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September 9, 2015 Previous day Next day

Another year and I’m once again humbled by our new TAs—how intuitive WAW work is for them, the ideas they contribute to our program for teaching WAW approaches, the possibilities they see for it. Concurrently, our second-year TAs have come back to their third semester of teaching with tweaks, new assignments, and ideas for how to better teach existing assignments. Last spring, a group of our senior adjunct faculty held an 8-week salon series on developing WAW pedagogy. Everyone’s ideas for where to take their courses were different.

 

On other fronts, I’ve been peer-reviewing a number of journal submissions, as well as drafts for an edited collection, that in one way or another focus on WAW. It’s both wonderful and amazing to see some of the emerging scholarship making its way to print, especially the breadth of approaches to WAW being described. Elizabeth and I have also begun developing the third edition of Writing about Writing.

 

Amongst all this intellectual fecundity, occasionally—both in my own program and in the literature on WAW—a troublesome question arises: “Is what you’re describing really ‘writing about writing’?”

 

These moments make me squirm, for two reasons. First, the question gestures toward a “core” of principles underlying the purposes and configurations of WAW approaches. Having to ask if an approach is “really” WAW suggests those deep values are somehow being confounded. Second, and more uncomfortable, the “really WAW” question foregrounds ownership: who gets to call what WAW? If an approach is inconsistent with the core that most instructors of writing-about-writing would recognize, do we really have grounds to say “this isn’t that”? Does it matter? Does having a name risk creating a diversity-crushing monolith?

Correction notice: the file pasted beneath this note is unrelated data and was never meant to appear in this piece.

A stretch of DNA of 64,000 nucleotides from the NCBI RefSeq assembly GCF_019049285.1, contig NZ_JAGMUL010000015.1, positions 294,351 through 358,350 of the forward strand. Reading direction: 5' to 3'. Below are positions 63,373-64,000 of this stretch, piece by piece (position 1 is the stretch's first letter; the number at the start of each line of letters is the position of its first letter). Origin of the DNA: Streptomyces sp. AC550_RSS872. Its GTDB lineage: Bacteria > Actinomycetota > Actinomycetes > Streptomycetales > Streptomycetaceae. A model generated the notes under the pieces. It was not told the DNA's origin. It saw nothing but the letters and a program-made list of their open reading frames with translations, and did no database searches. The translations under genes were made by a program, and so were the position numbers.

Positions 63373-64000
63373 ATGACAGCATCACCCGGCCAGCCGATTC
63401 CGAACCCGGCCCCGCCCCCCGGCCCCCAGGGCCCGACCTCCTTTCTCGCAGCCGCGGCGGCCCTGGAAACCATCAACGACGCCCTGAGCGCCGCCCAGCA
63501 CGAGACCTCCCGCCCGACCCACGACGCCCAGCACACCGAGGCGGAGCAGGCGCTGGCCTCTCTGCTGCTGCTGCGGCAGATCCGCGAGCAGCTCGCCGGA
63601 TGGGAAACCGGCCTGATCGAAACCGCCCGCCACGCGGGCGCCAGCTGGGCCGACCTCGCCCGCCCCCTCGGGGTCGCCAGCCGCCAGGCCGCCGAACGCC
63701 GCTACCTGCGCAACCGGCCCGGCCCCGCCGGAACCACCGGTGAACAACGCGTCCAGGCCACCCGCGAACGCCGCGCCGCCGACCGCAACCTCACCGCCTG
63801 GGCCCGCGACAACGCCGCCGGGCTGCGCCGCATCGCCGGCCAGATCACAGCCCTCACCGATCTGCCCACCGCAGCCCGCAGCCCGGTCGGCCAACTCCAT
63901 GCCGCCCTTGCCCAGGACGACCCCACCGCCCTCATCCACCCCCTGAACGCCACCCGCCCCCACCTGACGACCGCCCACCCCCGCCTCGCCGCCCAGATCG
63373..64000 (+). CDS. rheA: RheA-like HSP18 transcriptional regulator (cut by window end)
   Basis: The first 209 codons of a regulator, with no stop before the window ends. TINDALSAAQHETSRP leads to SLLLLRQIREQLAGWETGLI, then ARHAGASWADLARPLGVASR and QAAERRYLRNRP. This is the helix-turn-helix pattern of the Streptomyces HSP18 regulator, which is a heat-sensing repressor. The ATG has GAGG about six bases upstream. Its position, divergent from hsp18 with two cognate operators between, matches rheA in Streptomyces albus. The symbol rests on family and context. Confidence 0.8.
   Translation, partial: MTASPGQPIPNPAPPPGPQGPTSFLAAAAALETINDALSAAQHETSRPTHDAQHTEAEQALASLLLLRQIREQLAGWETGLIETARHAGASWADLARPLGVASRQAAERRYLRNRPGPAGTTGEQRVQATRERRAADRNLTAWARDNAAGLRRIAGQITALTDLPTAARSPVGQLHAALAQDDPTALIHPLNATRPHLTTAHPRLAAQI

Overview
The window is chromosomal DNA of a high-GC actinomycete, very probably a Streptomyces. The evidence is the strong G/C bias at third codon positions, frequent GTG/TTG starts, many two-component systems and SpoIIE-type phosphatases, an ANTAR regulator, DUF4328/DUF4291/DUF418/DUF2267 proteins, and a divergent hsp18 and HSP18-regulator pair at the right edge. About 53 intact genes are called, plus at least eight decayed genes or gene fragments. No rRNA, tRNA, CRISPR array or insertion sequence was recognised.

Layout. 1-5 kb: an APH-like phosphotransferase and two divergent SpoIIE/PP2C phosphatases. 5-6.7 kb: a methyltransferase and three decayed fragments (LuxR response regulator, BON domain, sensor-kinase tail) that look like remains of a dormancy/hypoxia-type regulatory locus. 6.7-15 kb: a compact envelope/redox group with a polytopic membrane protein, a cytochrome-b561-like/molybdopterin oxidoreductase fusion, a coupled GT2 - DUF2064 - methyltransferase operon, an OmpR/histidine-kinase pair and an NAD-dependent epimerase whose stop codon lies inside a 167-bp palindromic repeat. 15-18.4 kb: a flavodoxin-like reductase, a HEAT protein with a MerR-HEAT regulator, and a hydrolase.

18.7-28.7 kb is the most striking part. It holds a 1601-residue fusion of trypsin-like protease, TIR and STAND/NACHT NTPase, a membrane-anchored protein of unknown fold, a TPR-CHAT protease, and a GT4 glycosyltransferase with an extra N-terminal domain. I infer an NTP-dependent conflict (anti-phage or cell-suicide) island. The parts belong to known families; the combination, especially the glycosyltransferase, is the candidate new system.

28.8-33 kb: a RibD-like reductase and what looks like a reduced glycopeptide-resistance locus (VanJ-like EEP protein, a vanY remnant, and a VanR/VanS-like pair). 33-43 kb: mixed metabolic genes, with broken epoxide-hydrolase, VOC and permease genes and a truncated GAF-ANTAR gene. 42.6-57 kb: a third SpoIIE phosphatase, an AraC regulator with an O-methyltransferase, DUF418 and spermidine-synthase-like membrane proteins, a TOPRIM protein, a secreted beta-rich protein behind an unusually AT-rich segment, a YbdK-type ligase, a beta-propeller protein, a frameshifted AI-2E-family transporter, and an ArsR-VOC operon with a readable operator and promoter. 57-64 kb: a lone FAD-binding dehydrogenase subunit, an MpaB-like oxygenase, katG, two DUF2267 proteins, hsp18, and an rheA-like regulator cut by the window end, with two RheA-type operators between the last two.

What distinguishes writing-about-writing, across the hundreds of programs and instructors using some version of it, seems to be

  • Purpose: teaching declarative knowledge about writing in order to enhance metacognition, vocabulary, and writing processes and behaviors—for the purposes of shifting conceptions of writing to more accurate and effective ones, strengthening learning transfer to future writing scenes, and shifting epistemologies (particularly in relation to sources and contingency).
  • Methods: reading scholarship in writing, rhetoric, and literacy studies; creating writing projects whose themes interrogate various aspects of the same subjects; intensive, iterative reflection on students’ own literacy and writing experiences ; and, frequently, conducting primary research projects on questions related to writing, literacy, and rhetoric.